Bill Poole died on October 21, 2009. What a hunter, fisherman and inspiring friend!
Bill was a sportsman hero. He was genuinely a man’s man and a leader among men. He could have excelled in anything he chose. He definitely had a zest for hunting, fishing and life. Nothing I can state here would begin to express the full measure of Bill Poole, his amazing life or my respect for him.
Bill was a very dear friend and loyal supporter of Conservation Force. He always had sincere, sage advice and, believe me, I listened. He was my kind of guy, and I am not sure he did not engender a sense of camaraderie and kindred spirit in all fellow hunters and fishermen that met him. He was most definitely “one of us.”
We shared a passion for elephant, brown bear and sheep hunting. His strong ethic led him to pass more game than he shot, but he made no apology for his passion for hunting, fishing and life. (For example, in more than over 40 bear hunts, he only took five brown bear.)
Bill was awarded the Conklin Award in 2008, the real “tough guy” award, and held the Triple Slam. He and his wife, Ingrid, a Diana Award winner, formed the San Diego Chapter of SCI and were original $100,000 SCI Legacy Fund donors/members. As much as he excelled in the hunting world, he was the recognized leader of the recreational fishing industry in Southern California and Mexico. His latest vessel, the 124-foot EXCEL is the largest, most luxurious long-range sportfisher in the world, one of more than 10 he built, owned and operated.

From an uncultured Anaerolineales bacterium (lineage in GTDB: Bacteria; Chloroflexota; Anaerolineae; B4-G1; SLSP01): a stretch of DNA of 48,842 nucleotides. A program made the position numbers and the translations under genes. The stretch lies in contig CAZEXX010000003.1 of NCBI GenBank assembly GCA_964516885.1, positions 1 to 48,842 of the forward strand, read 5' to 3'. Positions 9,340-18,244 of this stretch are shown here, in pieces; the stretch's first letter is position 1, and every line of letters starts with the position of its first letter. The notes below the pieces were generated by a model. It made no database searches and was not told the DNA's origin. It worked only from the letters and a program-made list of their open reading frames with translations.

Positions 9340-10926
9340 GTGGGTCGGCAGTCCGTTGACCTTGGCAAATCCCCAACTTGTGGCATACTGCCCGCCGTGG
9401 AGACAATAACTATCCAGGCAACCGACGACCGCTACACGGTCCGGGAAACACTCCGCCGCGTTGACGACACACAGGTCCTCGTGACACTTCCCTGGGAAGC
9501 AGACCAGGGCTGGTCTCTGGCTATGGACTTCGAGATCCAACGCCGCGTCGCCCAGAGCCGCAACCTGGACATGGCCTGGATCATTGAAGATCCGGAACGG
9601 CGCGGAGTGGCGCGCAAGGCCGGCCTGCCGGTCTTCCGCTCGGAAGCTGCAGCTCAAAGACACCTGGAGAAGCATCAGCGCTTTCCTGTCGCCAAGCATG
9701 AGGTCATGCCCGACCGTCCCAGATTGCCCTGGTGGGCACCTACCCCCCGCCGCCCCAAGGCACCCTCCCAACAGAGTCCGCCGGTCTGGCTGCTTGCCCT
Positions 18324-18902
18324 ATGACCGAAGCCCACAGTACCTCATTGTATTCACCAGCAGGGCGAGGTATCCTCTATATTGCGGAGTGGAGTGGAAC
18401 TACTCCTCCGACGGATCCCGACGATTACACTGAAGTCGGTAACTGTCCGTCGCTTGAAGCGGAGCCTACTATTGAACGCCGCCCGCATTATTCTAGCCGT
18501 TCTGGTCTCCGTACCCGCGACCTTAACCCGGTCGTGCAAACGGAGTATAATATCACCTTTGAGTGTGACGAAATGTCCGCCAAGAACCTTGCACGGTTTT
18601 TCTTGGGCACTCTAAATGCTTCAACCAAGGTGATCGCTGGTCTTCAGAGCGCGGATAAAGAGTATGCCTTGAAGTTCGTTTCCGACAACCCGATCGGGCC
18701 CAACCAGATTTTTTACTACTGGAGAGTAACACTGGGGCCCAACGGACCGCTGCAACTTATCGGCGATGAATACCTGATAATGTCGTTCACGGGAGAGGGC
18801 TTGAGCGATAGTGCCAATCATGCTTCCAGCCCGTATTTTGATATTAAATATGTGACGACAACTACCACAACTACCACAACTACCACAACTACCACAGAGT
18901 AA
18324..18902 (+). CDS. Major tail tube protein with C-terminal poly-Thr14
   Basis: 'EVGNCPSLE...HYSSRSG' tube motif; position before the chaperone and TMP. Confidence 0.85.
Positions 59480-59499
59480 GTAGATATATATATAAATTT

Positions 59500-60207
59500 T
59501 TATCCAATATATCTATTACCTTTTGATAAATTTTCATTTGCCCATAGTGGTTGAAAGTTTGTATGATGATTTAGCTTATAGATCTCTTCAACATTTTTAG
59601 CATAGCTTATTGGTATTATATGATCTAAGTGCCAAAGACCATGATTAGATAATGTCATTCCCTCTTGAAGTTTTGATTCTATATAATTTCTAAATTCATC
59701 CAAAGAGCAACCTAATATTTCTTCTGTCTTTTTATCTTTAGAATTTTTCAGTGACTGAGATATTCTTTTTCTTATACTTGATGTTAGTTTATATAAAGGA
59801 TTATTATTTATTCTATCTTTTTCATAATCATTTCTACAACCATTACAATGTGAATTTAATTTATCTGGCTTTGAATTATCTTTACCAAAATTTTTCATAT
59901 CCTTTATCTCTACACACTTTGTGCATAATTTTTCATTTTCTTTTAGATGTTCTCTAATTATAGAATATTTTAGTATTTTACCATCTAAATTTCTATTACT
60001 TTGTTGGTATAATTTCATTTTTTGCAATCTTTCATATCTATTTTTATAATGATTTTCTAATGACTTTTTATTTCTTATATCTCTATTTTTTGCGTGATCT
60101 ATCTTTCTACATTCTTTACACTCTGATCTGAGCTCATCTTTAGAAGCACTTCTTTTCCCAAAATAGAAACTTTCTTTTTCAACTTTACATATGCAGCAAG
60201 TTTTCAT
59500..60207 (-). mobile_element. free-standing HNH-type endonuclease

The remarkable life and sportfishing legacy of “Captain” Bill Poole is told in Fish or Cut Bait, available for purchase online at www.fish orcutbait.net. The book proceeds go to The Bill and Ingrid Poole Foundation, which was formed by those two wonderful people for the sole purpose of providing fishing and hunting opportunities for deserving youth.
Bill was a man of exemplary good character. His word was his bond. You could not help but like and want to emulate him. He looked like a movie star (some said Errol Flynn) and lived life like “Superman” - to life’s fullest. He was 87 and died of lung cancer. One of his many, many friends described him as being “a lion of a man.” He was. He hunted with vigor until nearly the very end with the appetite and enthusiasm of a boy. It will not be the same without him. We are so very glad to have known him and been his friend. – John J. Jackson, III.